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    EC Proposes Amendments to Benchmarks Regulation

    July 24, 2020

    EC proposed amendments to the EU Benchmarks Regulation to address risks of the expected phase-out of LIBOR at the end of 2021. The proposal intends to create a new framework to have a statutory replacement rate in place by the time LIBOR is no longer in use. A statutory replacement rate is a rate that EC can designate by law. Such a rate would take the place of LIBOR in all contracts and financial instruments that mature after 2021. EC also proposed an amendment to allow EU users to continue using the currency benchmarks provided outside EU.

    Benchmarks are indices used to price financial instruments (bonds, loans, derivatives) and contracts (including households' mortgages) or to measure the performance of an investment fund. If a critical benchmark ceases to be published, thousands of contracts existing at the date of cessation can be disrupted and could, ultimately, threaten financial stability. Thus, EC proposed to amend the Benchmarks Regulation, which will empower EC to designate a replacement benchmark that covers all references to a widely used reference rate that is phased out, such as LIBOR, when this is necessary to avoid disruption of the financial markets in EU. EC could replace any reference to LIBOR with a reference to a suitable replacement rate. In selecting this replacement rate, EC will take into account recommendations made by the relevant industry working groups, such as the US Alternative Reference Rates Committee for the LIBOR or the Working Group on Euro Risk-Free Rates for the EURIBOR.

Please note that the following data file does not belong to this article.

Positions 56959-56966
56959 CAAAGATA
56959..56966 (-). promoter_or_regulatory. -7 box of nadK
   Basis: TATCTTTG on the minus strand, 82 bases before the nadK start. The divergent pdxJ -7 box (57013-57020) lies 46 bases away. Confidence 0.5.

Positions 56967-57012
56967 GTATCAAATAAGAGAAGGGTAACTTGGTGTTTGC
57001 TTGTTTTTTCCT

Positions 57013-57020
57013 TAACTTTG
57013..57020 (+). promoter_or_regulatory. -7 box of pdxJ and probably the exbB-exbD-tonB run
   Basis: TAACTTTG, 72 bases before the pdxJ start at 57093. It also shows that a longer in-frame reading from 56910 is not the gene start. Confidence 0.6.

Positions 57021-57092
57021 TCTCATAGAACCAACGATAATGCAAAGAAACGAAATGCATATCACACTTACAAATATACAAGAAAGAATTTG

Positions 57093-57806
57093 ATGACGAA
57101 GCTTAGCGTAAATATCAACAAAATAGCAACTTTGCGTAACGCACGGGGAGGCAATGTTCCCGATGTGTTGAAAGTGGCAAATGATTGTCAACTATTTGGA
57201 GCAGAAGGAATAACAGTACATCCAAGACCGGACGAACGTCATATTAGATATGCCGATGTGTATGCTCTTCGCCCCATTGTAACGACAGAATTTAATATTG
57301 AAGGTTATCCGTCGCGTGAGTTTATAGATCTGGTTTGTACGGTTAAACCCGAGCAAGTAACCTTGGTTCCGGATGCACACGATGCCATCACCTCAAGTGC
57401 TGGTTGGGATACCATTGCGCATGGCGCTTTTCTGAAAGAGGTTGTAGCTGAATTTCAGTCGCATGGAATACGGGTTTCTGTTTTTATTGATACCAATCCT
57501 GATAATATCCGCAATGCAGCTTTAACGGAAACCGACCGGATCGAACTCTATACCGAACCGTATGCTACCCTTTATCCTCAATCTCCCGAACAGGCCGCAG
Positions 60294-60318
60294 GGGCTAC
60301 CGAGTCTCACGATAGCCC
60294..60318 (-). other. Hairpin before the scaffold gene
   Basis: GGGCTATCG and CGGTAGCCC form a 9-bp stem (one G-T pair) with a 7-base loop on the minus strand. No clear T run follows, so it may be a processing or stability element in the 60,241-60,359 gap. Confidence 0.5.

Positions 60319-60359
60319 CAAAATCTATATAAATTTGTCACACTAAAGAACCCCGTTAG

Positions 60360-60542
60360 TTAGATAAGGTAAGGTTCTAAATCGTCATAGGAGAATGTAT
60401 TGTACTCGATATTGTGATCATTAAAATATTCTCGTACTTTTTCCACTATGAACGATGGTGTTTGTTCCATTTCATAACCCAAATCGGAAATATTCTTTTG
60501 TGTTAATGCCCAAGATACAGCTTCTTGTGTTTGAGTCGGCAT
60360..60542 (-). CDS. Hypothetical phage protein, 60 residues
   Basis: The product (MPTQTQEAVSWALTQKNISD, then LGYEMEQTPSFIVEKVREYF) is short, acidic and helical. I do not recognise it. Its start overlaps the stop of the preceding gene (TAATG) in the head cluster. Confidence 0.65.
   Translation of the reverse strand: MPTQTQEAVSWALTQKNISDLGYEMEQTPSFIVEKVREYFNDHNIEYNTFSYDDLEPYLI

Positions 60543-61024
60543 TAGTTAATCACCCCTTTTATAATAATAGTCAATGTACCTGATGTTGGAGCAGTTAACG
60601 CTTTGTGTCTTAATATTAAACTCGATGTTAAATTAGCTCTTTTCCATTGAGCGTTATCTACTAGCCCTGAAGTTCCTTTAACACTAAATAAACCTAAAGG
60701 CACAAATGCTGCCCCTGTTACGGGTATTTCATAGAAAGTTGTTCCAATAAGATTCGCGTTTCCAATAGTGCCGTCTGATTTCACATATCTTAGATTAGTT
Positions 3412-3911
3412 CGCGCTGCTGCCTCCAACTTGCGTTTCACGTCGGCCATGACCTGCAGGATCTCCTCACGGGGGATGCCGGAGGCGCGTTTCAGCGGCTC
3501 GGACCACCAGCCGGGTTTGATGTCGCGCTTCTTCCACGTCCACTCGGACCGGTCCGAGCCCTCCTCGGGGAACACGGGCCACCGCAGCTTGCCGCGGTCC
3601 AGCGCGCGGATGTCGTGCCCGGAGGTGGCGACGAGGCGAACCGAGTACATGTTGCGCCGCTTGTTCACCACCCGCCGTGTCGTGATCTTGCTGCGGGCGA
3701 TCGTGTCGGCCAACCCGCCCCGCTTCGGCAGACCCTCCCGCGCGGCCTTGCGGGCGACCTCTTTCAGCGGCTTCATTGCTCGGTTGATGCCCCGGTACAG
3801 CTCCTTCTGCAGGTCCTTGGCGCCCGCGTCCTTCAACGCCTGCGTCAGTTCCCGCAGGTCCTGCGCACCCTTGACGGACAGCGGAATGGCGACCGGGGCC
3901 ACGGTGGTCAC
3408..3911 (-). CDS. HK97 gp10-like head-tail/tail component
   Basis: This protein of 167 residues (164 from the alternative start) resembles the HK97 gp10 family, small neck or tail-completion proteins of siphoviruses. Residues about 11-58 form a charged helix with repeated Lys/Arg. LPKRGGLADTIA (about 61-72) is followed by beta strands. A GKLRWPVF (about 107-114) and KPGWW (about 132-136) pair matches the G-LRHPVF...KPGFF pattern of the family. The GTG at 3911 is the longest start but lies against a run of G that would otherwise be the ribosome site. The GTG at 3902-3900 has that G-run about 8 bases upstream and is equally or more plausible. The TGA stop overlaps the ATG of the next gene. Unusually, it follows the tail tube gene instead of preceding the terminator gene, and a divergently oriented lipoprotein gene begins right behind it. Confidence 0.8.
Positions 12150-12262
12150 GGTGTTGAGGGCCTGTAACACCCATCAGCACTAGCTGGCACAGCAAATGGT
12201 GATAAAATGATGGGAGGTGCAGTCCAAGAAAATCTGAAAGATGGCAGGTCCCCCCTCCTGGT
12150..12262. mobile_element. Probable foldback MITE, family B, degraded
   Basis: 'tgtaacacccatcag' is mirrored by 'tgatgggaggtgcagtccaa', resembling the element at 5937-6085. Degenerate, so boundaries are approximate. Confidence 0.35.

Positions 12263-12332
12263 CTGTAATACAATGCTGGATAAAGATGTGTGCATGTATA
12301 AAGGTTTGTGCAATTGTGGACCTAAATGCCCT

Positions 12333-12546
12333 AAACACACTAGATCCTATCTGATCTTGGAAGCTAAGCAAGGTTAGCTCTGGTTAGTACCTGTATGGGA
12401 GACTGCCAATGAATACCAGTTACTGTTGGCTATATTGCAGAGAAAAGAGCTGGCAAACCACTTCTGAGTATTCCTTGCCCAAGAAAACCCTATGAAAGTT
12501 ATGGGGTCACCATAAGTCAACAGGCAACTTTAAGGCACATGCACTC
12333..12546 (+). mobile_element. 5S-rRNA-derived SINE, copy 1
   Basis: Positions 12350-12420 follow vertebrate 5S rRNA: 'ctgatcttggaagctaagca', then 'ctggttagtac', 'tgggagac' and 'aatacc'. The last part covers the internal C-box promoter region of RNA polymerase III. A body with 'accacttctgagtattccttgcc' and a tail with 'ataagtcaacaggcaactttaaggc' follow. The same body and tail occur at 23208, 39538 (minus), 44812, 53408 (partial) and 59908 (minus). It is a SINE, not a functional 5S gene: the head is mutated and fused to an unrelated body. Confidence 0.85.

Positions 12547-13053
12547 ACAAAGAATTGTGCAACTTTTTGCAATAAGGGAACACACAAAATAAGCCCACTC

The statutory replacement rate will only be available for financial contracts that reference, for example LIBOR, at the time this benchmark ceases to be published. The powers of EC to designate a statutory successor for LIBOR would only apply to contracts concluded by supervised entities, such as banks, investment firms, or asset managers, as only these contracts are governed by the Benchmarks Regulation. Contracts that do not involve supervised entities would not benefit from the statutory replacement rate.  For such non-supervised entities, the laws of the member states would need to extend the scope of the harmonized statutory replacement rate to also cover non-supervised entities. At an appropriate time, EC might recommend that national laws supplement the harmonized replacement rate that applies to supervised entities. EC is also considering setting up a working group with member states to ensure the smooth transition of all LIBOR referencing contracts to the statutory replacement rate in a uniform way.

     

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    Keywords: Europe, EU, Banking, Securities, Benchmarks Regulation, LIBORs, Financial Benchmarks, EC, FCA

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